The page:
What You Can Do

The Reasoning

For centuries, humans have been exploiting the Earth and damaging crucial biodiversity, harming the environment in an unsustainable way. To prevent further loss, humans must ensure that our actions are sustainable, both on the macroscale (i.e., preserving biodiversity hotspots) and the microscale (i.e., the individual). This page outlines what can be done by individuals and small communities.

Biodiversity loss is a complex problem that can be attributed to multiple factors. Still, humans have a chance to prevent the further exacerbation of these factors. It is often hard to connect how a single individual's actions can have harmful effects on biodiversity, but these actions add up to long-term harm to the plant and its biodiversity. Each human has an “ecological footprint” (evaluate yours at http://myfootprint.org/): that is, the harm he or she causes the environment. These footprints can be lessened through small steps in the form of simple habit changes.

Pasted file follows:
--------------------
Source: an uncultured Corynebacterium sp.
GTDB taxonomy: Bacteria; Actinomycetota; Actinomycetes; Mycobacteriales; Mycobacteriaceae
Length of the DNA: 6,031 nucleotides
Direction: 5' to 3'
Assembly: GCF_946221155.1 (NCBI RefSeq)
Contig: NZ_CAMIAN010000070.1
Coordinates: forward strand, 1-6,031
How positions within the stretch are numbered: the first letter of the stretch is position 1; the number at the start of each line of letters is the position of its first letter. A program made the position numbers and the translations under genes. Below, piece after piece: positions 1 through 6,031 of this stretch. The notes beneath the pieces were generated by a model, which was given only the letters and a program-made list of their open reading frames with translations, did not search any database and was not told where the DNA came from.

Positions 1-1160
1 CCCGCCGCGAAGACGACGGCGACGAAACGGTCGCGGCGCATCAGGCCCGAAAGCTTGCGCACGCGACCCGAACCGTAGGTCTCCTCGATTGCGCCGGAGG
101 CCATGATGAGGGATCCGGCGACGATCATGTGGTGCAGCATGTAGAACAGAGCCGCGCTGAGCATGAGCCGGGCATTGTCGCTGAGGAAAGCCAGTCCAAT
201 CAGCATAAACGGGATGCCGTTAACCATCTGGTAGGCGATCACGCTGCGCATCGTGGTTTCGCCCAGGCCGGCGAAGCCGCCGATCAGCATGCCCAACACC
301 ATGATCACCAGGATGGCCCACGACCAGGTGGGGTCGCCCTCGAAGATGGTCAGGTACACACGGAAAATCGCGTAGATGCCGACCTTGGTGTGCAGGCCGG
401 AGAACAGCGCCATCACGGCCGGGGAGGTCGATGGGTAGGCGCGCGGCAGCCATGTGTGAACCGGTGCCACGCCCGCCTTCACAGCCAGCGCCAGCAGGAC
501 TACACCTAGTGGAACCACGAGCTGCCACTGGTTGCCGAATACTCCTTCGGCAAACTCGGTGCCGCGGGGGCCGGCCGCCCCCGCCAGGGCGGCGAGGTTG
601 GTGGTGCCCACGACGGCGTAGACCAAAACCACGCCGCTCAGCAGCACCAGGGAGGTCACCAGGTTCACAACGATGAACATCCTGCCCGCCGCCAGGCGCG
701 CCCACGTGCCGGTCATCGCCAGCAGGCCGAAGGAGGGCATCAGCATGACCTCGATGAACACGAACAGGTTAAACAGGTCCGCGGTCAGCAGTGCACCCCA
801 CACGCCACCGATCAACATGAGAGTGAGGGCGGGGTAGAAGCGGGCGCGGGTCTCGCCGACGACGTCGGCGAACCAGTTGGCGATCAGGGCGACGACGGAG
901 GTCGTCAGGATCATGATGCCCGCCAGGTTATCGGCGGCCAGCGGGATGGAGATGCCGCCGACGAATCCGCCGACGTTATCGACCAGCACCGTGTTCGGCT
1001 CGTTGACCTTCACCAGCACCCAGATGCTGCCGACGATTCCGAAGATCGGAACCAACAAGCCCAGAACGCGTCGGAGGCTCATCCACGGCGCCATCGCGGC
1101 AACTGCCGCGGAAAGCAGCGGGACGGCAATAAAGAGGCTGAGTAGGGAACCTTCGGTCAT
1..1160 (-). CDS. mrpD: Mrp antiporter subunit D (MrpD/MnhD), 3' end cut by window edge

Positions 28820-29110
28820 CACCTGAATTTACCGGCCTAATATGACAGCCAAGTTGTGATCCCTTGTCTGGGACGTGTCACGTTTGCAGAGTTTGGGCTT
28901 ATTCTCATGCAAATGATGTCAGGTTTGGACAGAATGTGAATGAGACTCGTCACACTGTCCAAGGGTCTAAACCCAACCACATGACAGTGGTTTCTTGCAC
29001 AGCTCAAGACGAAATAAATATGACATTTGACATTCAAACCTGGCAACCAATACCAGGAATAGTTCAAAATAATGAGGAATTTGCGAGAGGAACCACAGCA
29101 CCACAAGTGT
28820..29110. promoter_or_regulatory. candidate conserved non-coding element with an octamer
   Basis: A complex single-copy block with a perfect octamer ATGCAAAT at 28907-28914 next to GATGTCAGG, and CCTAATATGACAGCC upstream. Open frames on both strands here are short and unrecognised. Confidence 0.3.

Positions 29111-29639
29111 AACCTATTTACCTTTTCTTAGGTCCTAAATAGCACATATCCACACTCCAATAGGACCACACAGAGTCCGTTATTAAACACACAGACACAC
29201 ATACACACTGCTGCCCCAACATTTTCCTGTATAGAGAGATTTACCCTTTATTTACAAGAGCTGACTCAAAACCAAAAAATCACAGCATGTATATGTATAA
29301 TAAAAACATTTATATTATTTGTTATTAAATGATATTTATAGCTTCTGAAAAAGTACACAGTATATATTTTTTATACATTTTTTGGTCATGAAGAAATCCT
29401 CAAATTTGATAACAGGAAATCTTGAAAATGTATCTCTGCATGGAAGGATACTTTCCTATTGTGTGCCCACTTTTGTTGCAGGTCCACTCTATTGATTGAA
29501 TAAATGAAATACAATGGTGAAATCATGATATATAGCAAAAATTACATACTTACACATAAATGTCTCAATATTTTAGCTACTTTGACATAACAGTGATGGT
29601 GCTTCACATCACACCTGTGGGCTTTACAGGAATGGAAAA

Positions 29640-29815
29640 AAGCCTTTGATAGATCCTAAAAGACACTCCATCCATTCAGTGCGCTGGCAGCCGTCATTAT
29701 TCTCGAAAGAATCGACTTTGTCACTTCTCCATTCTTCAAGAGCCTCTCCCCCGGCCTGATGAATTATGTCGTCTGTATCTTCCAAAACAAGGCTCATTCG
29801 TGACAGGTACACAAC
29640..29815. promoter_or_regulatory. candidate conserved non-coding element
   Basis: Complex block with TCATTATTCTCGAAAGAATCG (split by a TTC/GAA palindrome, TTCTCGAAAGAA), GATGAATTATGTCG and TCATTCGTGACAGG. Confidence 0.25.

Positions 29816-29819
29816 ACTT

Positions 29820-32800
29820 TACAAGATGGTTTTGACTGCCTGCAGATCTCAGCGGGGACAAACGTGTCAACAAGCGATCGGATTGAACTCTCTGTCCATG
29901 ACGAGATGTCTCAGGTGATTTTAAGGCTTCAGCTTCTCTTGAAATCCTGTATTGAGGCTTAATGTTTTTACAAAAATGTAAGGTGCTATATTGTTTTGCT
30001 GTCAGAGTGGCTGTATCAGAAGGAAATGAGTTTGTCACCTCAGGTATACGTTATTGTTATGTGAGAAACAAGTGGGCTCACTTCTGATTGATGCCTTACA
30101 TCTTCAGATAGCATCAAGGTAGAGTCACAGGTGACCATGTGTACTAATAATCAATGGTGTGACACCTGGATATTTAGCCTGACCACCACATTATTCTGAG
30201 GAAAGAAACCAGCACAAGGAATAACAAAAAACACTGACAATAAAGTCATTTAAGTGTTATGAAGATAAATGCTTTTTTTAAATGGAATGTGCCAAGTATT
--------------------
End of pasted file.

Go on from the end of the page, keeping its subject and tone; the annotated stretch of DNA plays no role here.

Steps You Can Take

11 steps to reduce harmful effects on biodiversity on the small-scale were proposed by David Hooper of the Department of Biology at Western Washington University (2004) and are outlined below.


Waste Stream

Food Choices

Energy Use

Social Action

Importance of Education

Efforts must be made to promote awareness regarding environmental sustainability and its relation to the biodiversity crisis. The benefits gained from responsible environmental management should be properly understood on the individual, organizational, and governmental levels. Attempts to raise biodiversity awareness can be conducted in form of meetings and forums on relevant regulations and legislation. Information can also be broadcasted through newspapers, magazines, posters, radio, and television (Shah 2011).